You won’t have time to play with your kids.
You won’t have time to spend with your spouse.
You won’t have time to do your job properly.
You won’t have time to get your assignments done.
And you won’t have time to go out and be socially engaged, with your friends and family. All this virtual engagement will impact your emotional intelligence and you become less sensitive to the people around you.
For young children and adolescents, this is truly devastating to the social and emotional development. Their social life is negatively impacted and they never truly develop the correct skills for making and keeping friends.
Not to mention their self-esteem and confidence suffer greatly.
More than half have profiles on various social media sites. “Two-thirds (68%) of teens text every day, half (51%) visit social networking sites daily, and 11% send or receive tweets at least once every day. In fact, more than a third (34%) of teens visits their main social networking site several times a day.”
When you consider the numbers, “one in four (23%) teens is a “heavy” social media user, meaning they use at least two different types of social media each and every day.”
It Causes Psychological Harm
There are quite a few psychological ramifications, which occur because of the internet and social media usage. One of these issues has taken a national focus because of its influence on suicide rates in teens.
Cyberbullying is prevalent because the perpetrators can hide behind a computer screen or a phone screen. Because much of open internet use is not enforced and traced, much of the activity goes unmitigated. We will never know the true statistics of how many people are bullied on a daily basis.
Neither can we tell how many suffer depression or commit suicide because of this.
Social media addiction has also encouraged many people to become voyeurs. They closely monitor the postings of other users, to get a more intimate awareness of their goings-on.
This sometimes leads to stalking and harassment.
The Aftermath of Social Media Addiction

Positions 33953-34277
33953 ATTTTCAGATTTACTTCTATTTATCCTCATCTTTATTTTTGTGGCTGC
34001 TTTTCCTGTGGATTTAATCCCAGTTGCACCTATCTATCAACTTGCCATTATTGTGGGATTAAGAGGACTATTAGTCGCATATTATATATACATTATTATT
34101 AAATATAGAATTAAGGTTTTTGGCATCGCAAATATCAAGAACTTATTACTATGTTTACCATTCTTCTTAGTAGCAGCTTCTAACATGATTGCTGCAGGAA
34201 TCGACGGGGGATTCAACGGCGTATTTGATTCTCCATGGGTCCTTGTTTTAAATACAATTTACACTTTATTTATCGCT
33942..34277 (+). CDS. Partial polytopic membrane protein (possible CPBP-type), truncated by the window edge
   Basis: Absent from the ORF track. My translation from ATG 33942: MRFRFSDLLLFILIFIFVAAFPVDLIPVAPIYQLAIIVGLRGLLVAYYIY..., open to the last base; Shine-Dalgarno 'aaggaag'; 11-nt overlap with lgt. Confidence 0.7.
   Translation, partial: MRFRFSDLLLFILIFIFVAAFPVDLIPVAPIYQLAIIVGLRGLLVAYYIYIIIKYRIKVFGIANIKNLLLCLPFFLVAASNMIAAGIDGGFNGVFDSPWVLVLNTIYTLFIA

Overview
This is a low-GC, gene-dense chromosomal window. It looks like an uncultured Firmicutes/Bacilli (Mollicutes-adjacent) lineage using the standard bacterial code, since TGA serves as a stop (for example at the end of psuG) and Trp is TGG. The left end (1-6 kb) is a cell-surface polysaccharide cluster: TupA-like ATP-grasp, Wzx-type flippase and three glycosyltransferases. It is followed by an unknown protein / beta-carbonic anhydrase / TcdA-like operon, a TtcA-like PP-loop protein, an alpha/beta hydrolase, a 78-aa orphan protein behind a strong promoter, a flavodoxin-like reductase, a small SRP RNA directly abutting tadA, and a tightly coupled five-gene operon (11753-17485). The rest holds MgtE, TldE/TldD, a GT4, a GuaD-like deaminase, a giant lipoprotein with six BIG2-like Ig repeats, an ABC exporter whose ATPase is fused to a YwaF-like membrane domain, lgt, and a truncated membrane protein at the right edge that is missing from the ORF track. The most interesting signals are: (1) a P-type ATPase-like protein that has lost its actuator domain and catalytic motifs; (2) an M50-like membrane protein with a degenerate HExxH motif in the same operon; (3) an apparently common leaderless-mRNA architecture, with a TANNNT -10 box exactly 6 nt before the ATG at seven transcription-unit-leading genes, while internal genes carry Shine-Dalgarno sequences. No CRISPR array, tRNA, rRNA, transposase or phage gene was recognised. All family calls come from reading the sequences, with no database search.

So who is left to clear up the mess of the result of social media addiction? Who is now reeling from some abuse or negligence because their spouse, friend or stranger took advantage?
The worse position to be in after going through this is feeling powerless. But you don’t have to. There is hope and there are strategies and organizations ready to help anyone suffering from social media addiction.
Just as how in the television show Marvels Agents of Shield, Quake is the destroyer of worlds, today the same can be said of social media addiction.
But whereas that scenario for Agent Daisy Johnson is from the movies, yours is in real life. And it will take your complete participation and willingness to make things better for you and your family or friends.
Step Away from the Device
One of the easiest ways to minimize your exposure to social media is to delete the apps from your phone. While they might still be accessible on websites, and your profiles will still be active, deletion shuts down the Smartphone usage greatly.
You won’t have notifications to check and you can find other meaningful things to do with your time.
Unless you work on the computer for 16 hours a day, this is a safe strategy. Set a specific time in the day when you will check your profiles. But once you close out, do not return until that time the following day.
Restaurants are Helping Too
According to the Washington Post, “Some restaurants are now providing discounts to customers who refrain from using their smartphones during a meal. More positive reinforcement strategies like these may well be the way forward in trying to decrease time spent checking social media and to increase time spent engaging in real life.”
Go Cold Turkey with Your Addiction
About five years ago, I personally saw the influence that social media addiction had on my life and took the steps to lessen its influence. Every year, for one month, I refuse to use any social media accounts.
It is not easy. It takes great discipline and commitment. But at the end of the day, it is truly worth it.
I turn off notifications. Deleting the more addictive apps like Facebook is also helpful. The first couple of days are the hardest. I can feel the desire almost physically pulling on me to turn on the device and begin clicking, reinstalling and scrolling through.
However, if you value your friends and family and if you value yourself, you will commit to changing your life and finding freedom from your social media addiction.